Exploring Five Abraham Lincoln Home Sites

Exploring Five Abraham Lincoln Home Sites

Most Americans know that Abraham Lincoln, the nation’s sixteenth president, lived a modest childhood. He was born in a log cabin in Kentucky and moved with his family to other cabins in Kentucky, Indiana, and Illinois until striking out on his own when he was 22 years old. Over the past few years, we’ve visited five Lincoln home sites, all of which are designated state or national historic sites. Read more

11 Delectable Midwest Chocolate Treats

11 Delectable Midwest Chocolate Treats

Dark chocolate—it’s one treat I can’t pass up. A few years ago on a press trip we were tasting chocolate at a chocolate shop.  I was skipping the milk chocolate and going right for the dark. One of my fellow travel writers said, “Even if I never meet you again, I will always connect you with dark chocolate.” Yep, that’s me.  I’ve tasted a lot of Midwest chocolate over the past few years, and am sharing with you 11 of my favorites, in no particular order, plus two from beyond the Midwest. Read more

Bed and Breakfasts: 10 Etiquette Questions Answered

Bed and Breakfasts: 10 Etiquette Questions Answered

I used to avoid staying in bed and breakfasts. The pictures I saw of them were lovely, but I wasn’t sure of the etiquette. Do I knock when I get there? How about every time we come and go? Will coming in late at night be a problem? Will we have to share a bathroom with other guests? (Please—no!)

Then I went on a press trip, and they assigned us to a bed and breakfast. Oh no! What to do? Everything worked out just fine that weekend. The beautifully decorated Victorian mansion included a Jacuzzi tub in every room, and we were the only guests staying there that night. Since then, bed and breakfasts have become one of our favorite types of accommodation, and we stay in them often.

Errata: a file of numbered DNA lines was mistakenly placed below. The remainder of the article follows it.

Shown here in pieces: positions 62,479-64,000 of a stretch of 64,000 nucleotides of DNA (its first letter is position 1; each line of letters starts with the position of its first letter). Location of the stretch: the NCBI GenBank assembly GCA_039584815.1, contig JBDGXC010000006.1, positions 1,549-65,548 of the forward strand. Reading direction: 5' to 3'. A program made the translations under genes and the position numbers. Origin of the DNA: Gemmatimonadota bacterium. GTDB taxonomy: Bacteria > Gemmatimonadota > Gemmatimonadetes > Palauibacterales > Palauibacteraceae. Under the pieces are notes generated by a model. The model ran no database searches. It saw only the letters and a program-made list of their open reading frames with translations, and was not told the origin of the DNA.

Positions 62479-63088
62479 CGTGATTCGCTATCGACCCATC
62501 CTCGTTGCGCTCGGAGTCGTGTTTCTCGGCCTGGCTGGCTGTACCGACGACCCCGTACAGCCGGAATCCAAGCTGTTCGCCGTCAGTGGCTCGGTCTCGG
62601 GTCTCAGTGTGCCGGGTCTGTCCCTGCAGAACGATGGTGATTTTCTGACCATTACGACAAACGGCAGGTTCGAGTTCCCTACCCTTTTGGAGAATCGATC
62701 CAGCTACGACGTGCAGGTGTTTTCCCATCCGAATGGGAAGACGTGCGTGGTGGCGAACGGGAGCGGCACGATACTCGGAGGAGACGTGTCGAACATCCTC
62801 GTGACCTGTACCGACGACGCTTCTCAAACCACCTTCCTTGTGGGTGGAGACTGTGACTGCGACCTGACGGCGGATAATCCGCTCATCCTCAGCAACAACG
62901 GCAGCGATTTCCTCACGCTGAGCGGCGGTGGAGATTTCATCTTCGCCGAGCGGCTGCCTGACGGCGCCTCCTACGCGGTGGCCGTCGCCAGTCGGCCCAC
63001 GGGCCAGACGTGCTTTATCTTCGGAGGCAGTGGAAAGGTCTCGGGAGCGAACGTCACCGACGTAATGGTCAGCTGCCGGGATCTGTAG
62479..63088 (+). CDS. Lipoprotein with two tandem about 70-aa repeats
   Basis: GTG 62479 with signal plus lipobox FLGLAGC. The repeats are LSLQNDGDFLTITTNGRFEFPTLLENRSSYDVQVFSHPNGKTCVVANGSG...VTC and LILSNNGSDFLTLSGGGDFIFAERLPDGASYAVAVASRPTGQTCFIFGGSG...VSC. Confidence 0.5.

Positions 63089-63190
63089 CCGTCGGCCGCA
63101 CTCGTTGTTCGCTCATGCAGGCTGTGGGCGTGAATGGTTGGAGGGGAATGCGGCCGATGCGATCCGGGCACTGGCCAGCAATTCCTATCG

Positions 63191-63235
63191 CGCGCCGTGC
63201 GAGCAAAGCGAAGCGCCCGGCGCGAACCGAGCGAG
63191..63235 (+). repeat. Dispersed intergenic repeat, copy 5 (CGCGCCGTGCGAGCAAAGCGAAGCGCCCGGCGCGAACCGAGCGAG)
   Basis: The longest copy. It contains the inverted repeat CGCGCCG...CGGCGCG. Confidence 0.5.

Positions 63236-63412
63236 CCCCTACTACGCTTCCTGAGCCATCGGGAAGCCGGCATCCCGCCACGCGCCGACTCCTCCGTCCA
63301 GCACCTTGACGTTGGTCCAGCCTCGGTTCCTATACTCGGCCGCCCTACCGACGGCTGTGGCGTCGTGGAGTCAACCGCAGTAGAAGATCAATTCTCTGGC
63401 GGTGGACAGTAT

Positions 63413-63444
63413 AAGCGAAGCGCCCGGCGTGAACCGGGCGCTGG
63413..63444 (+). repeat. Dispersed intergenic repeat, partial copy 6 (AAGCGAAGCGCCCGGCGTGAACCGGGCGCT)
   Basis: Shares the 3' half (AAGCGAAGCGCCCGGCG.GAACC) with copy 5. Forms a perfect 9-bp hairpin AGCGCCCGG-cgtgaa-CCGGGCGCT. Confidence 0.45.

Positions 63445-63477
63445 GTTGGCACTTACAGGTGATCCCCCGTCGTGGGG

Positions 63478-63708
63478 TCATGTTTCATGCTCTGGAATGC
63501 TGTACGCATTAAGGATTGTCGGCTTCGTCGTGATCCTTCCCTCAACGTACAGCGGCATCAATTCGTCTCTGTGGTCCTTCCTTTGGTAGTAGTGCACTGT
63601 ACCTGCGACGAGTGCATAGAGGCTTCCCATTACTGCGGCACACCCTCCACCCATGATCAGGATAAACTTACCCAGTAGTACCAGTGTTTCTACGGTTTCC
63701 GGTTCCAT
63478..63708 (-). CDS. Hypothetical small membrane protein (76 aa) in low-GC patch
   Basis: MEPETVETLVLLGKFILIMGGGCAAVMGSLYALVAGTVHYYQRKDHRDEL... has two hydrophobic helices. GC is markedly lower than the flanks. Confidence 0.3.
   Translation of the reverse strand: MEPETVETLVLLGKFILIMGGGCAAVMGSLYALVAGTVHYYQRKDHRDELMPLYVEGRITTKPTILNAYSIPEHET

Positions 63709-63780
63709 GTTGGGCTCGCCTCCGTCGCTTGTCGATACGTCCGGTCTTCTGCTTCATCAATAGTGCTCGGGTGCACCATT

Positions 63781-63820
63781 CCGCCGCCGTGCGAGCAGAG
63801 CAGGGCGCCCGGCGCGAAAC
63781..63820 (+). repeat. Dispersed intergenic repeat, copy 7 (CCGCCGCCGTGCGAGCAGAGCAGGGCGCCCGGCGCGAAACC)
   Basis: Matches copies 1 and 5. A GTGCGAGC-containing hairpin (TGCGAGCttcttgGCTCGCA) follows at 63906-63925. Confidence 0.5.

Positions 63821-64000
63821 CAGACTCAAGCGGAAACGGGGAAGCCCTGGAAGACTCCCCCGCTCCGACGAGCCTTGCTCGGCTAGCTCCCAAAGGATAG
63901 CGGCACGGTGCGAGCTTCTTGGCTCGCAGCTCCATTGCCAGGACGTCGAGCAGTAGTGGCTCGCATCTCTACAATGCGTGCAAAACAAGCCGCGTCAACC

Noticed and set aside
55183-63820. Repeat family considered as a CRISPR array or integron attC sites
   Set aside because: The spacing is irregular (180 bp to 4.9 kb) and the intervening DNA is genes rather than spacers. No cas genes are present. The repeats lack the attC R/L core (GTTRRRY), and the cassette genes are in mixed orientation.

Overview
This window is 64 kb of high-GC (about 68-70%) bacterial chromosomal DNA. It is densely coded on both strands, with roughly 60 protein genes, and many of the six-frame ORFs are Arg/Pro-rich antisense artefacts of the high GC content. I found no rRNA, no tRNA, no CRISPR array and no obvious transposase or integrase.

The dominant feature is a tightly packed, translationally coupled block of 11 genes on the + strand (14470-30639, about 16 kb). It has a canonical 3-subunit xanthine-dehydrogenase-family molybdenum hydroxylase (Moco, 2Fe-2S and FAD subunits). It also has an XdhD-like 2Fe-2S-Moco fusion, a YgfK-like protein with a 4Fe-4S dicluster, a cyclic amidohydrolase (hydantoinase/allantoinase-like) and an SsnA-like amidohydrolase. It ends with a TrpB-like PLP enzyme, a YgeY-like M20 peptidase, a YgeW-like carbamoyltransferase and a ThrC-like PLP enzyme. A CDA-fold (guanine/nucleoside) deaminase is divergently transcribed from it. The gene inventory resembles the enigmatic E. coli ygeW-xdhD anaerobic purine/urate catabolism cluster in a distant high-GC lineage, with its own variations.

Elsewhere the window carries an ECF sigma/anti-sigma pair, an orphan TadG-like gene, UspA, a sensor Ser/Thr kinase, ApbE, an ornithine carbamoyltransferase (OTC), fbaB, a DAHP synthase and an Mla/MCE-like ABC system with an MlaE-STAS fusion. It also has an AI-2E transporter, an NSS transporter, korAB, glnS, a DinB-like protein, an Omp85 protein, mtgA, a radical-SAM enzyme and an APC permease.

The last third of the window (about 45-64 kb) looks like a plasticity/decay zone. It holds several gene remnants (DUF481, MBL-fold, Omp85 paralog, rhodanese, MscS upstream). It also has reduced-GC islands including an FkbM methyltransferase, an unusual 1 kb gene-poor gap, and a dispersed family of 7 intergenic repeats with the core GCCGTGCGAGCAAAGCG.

If you have yet to stay at a B&B for any of the fears I had, fear no more. Here are answers to 10 questions you may have about staying in a bed and breakfast. Read more

Touring the Historic Hershey Theatre

Touring the Historic Hershey Theatre

In 1933, during the height of the Great Depression, Milton S. Hershey opened the opulent Hershey Theatre in Hershey, Pennsylania. Hershey wanted the theater to rival any Broadway theater. He designed the grand lobby to resemble a Greek temple and the auditorium to simulate an outdoor Venetian scene. The beautifully preserved theater continues to be a popular entertainment venue today. Read more

AACA Museum: World’s Largest Tucker Car Collection

AACA Museum: World’s Largest Tucker Car Collection

When you think of Hershey, Pennsylvania, most likely the first thing you think of is chocolate. But there is more to Hershey than chocolate—like the AACA Museum. Any classic car enthusiast would love the AACA Museum. Cars range from a Chicago Benton Harbor, made in 1895, to a 2002 BMW Mini-Cooper that has been modified into a snowmobile. The museum exhibits a lot of awesome cars, but what particularly caught our attention was the collection of Tucker automobiles. The collection includes 48 automobiles, engines and memorabilia from David Cammack, Tucker historian and collector. It is the world’s largest Tucker collection in the world. Read more

National Civil War Museum Focuses on Humanity

National Civil War Museum Focuses on Humanity

We visited the National Civil War Museum last summer during our visit to Harrisburg, Pennsylvania. The museum tells the story of both the Union and the Confederacy, emphasizing personal human elements through stories, artifacts and dioramas.

Tension had been brewing between the North and the South for decades over slavery. Slavery was dominant in southern states. It was the backbone of South’s agrarian economy. Conversely, northern “abolitionists” felt slavery was wrong. They wanted to do away with slavery. Abraham Lincoln, who ran on a strong anti-slavery platform, won the 1860 presidential election. A month later, South Carolina seceded from the Union. Ten more southern states followed suit. Less than four months later, the first shots of the Civil War were fired.
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